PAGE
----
So I am left to wonder, if we're just going to do "school", might as well put them in one where I know the education is better than what I am able to do.

 

The learning curve alone of figuring out high school (transcripts, testing, etc) has me like a deer in the headlights and ready to bail.

 

I just reread "Homeschooling for Excellence" by the Colfaxes (the hs pioneer family way back when who basically lived on the side of a mountain and their sons all ended up at Harvard, etc). It is inspiring-they all just would sit down with their physics books for fun, learned a ton by homesteading together, etc. That would not be reality here. My kids are not like Doodler's-they would maybe pursue interests, but it would not be challenging enough to count as high school.

 

I really don't have the time or creativity or frankly the knowledge base to create output ideas, create this and that to make sure it's up to level.

 

I was just with extended family and they all have these great kids in good colleges who all went to ps, and you know what, they're doing just FINE. The academics all worked out, they got into good schools and are now pursuing interesting careers. I am starting to feel like I put WAY too much thought into all this and I need to :chillpill: I need to just pick something and do it and deal with it. I am losing so much sleep over all this. It's SO hard when you're hs'ing and it all falls on you, isn't it!? The stakes just get so high when high school rolls around.

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Shannon and Happy, I'm glad to know I'm at least not insane for how I'm thinking through all this. Thanks for sharing all that. Today I'm trying to read "Things We Wish We'd Known"... Someone mentioned it here on the boards as a yearly read for her own encouragement and balancing. I'm hoping maybe it will help me sort things out. So far the one I'm chuckling over is their realization they were stuck in "behavior modification methods" of teaching. :)

 

That particular article btw really cut to the crux of our trouble. When you're BEYOND something, you can look back and see how it fits together and how to do it 20 different ways. When you're doing it for the first time, you're not so supple and confident. She talks about flex learning and a tutoring model and getting a preview so that you know where it's going and how you want to approach it. So I'm thinking maybe that's going to be part of the answer to me is just pulling on the big girl pants and making an executive decision that *I* know what *we* need to do and that we can trim and be radical and do it our own way and be fine. I'm toying around with the idea that I could buy just a *unit* of TOG (which is actually what Marcia S. suggested to me when I talked with her) and just cherry pick out the things that fit with what we're trying to do. That would be better than being locked into some flow of have-tos that don't fit our need of the moment. After all, some of these curricula are not a boxed curriculum and staying in the box so much as they're someone ELSE'S out of the box. And their out of the box might not fit MY out of the box situation. But that doesn't mean I can't take my shovel and use some of their sand to make my own playpen, kwim? Cuz like you both, I'm utterly WEARY of making things myself and then having them not fit, having her outgrow them mentally, still not having the pizzazz she craves no matter how hard I try, whatever whatever. I'm happy to steal sand from somebody else's playbox if I can. :lol:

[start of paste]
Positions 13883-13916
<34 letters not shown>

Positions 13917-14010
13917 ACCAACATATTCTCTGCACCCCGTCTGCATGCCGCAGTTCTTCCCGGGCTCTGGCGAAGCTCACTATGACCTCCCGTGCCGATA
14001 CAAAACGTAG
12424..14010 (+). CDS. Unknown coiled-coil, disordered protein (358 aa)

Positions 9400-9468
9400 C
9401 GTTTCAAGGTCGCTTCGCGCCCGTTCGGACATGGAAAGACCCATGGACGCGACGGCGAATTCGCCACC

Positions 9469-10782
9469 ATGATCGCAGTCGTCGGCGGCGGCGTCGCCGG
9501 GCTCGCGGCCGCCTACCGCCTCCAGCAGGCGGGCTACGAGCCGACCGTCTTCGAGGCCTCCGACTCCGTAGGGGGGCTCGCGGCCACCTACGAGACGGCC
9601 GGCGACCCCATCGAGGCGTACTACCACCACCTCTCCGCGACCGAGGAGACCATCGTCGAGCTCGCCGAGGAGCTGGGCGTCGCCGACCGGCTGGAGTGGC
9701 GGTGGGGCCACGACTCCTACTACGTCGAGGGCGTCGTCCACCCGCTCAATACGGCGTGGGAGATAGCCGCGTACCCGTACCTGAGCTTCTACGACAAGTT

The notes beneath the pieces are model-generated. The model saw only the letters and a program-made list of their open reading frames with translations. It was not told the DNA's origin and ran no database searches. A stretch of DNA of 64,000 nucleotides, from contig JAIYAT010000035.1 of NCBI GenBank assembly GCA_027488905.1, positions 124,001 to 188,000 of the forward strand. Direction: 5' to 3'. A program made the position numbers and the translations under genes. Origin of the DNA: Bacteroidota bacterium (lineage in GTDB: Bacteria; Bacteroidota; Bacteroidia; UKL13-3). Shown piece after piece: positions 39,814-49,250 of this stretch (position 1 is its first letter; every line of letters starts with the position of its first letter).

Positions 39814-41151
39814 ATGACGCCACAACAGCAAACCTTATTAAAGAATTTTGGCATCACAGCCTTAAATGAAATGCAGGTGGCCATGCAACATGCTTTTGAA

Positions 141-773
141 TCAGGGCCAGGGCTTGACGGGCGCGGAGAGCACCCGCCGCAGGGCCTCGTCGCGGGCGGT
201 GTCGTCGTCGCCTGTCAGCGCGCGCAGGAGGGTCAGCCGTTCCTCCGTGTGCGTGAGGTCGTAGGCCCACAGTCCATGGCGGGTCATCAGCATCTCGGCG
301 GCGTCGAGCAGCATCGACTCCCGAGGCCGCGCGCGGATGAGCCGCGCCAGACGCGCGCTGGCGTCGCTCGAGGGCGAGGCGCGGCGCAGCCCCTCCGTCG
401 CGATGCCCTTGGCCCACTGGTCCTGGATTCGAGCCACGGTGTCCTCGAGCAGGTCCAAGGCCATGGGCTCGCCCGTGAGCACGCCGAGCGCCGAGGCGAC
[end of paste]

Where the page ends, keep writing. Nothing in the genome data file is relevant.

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His kids had wildly different educations based on their interests. One is academically brilliant and nerdy; she went on to major in music and Italian studies, I think, and got interested in art history in college. The other seems to have spent most of her early years in intensive gymnastics and music before going on to major in international finance and helping with the economics of reconstruction in the middle East. David Albert can be grating and quirky, but he gives a current, small-city look at how kids can incorporate interest-based learning mixed with some very classical-looking elements, and go on to great colleges and careers.

 

I've read and enjoyed David Albert, thanks! See, the problem is becoming we don't have the funds for following interests. If the child wants Italian, or music, we're looking at money for teachers, courses, etc., that we don't have.

 

If I didn't have such a tight budget, I'd be a lot more confident with homeschooling high school because I could farm out what I'd need to. Even doing ONE community college course would be so tight for us, and we don't have dual enrollment here.

 

I liked your ideas for steps to take to unstructured-very doable.

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I've read and enjoyed David Albert, thanks! See, the problem is becoming we don't have the funds for following interests. If the child wants Italian, or music, we're looking at money for teachers, courses, etc., that we don't have.

 

If I didn't have such a tight budget, I'd be a lot more confident with homeschooling high school because I could farm out what I'd need to. Even doing ONE community college course would be so tight for us, and we don't have dual enrollment here.

 

I liked your ideas for steps to take to unstructured-very doable.